During a crisis, no one is more vulnerable than children. Because they are dependent on adults, they need the full support of their parents, teachers, and guardians. Even if they are physically okay, the ruckus of panic and change might take a toll on their mental well-being.
It’s not just the virus that affects the children. It’s the interruption of their school routine and the need to stay indoors all the time. Although there are lots of things that could keep them busy at home, they might still feel worried and anxious about the adjustments they have to take. If they’re old enough to understand the gravity of the pandemic, they could feel the stress that the adults are experiencing, too.
For you to support your children, there are mental health guides and psychological seminars online. These materials, reviewed by professionals, will teach you how to approach your kids’ mental health with empathy. For now, here are three ways you can start:
Maintaining Structure in a Time of Uncertainty
Even if the world is shifting to a new normal, children would feel more at ease if they follow a structured routine, just like a regular spring break or summer vacation. It gives them a sense of normalcy and helps them cope. Generally, children do better when their activities are predictable.
Detailed sleeping schedules and mealtimes are a necessity. If you can, schedule a walk around the block for daily physical activity. And if there’s any change in routine, alert your children ahead of time.
Helping Them Feel at Ease
Open conversations help put a child at ease. You can make your children feel safer by talking to them and letting them know it’s okay to feel anxious. For instance, if they are nervous about returning to school, calm them down by saying that parents and teachers do everything to keep all the kids safe and all the facilities clean, but the students have to do their part. They have to wear masks and stay distant from their classmates. Don’t forget to show them the bright side, too! Even if they have to remain a few feet apart from each other, they get to see their friends and teachers.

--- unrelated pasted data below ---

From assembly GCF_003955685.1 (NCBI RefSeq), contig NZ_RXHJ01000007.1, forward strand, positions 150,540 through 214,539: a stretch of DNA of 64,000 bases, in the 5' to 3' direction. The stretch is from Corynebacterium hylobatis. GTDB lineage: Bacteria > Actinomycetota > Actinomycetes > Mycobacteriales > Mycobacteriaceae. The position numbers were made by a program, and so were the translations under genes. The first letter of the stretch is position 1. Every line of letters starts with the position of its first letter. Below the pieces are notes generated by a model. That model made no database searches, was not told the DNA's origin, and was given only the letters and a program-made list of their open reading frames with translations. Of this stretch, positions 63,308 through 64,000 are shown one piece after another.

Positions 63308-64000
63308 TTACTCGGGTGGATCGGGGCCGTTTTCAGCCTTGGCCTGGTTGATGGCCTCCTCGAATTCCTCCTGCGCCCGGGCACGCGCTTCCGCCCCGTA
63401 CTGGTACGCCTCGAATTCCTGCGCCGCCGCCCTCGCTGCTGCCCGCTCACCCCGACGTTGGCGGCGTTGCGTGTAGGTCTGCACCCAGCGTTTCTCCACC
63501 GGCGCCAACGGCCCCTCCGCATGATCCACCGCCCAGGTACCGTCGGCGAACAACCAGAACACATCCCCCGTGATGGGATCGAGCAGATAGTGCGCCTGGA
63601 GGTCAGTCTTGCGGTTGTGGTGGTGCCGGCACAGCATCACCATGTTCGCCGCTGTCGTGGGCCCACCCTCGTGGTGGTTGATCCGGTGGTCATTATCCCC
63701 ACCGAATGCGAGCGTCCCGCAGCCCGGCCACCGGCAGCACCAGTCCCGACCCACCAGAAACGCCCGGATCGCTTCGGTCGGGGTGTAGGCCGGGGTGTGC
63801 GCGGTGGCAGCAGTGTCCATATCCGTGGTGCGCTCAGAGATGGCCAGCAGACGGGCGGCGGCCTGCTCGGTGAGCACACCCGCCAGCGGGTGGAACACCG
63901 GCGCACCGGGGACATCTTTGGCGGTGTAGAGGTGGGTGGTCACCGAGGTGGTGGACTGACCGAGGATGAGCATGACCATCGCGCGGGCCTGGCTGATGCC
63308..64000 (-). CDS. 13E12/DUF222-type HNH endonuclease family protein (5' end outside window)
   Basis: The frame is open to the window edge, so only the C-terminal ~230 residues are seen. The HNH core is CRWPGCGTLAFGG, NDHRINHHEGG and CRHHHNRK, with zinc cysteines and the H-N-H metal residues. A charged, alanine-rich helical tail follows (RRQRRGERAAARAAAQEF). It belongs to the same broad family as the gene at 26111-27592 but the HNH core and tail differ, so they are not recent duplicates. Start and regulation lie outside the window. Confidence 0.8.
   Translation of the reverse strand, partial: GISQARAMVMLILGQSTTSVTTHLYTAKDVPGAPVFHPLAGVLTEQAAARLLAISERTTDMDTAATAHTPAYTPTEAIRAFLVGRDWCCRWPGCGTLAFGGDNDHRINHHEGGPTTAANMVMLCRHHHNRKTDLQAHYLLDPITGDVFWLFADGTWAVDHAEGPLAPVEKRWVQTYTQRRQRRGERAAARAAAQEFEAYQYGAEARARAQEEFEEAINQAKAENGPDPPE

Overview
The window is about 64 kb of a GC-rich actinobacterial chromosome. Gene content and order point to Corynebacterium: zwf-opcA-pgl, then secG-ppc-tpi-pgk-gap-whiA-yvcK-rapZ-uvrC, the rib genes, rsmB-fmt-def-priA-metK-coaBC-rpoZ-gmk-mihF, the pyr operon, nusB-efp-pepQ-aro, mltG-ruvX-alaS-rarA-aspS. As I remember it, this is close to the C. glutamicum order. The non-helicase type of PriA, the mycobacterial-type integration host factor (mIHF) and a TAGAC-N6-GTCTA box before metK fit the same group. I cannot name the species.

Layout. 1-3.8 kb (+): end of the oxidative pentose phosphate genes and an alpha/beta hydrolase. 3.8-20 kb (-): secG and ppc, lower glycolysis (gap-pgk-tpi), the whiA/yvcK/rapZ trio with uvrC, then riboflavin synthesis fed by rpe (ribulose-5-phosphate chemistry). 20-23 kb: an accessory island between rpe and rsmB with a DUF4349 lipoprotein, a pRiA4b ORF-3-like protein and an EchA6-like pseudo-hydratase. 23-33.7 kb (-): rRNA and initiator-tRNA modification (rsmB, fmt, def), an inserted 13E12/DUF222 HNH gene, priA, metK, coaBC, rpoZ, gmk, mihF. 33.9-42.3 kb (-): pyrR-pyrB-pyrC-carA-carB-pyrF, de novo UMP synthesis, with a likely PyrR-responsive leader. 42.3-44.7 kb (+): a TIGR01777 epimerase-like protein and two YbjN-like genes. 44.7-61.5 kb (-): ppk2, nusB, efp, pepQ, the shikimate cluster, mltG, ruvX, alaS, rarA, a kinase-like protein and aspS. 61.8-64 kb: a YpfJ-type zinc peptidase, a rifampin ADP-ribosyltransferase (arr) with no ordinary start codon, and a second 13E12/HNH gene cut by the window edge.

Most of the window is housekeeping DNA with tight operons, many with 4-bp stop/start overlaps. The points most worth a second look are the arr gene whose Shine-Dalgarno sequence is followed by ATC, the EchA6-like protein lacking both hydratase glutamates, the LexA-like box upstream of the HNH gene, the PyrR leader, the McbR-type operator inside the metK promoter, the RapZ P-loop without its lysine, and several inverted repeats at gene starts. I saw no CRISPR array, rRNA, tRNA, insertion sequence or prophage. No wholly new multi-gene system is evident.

Sorting Information through the Internet
The World Health Organization says that, apart from fighting the virus, people are also fighting misinformation. There are many fake news stories online that it is hard for a child to separate fact from fiction. They can mislead children and compel them to take harmful actions. So, help them sort through the information online and explain which is true and which is false. Monitor the sites that they visit and encourage them to ask questions. If you are approachable, the kids won’t hesitate to clarify the things they read online.
Moreover, children feel empowered if they know how to keep themselves safe. Alongside necessary information about the virus, teach ways to stay healthy. Explain the good hygiene habits and food that boosts the immune system will keep diseases at bay. They have always been following these practices, but now, you just have to be extra careful and do it a little more often.
Times are tough for everyone, but children are much more vulnerable than everyone else, physically and mentally speaking. By creating a structured and safe environment, you can shield them from the psychological threat of the virus.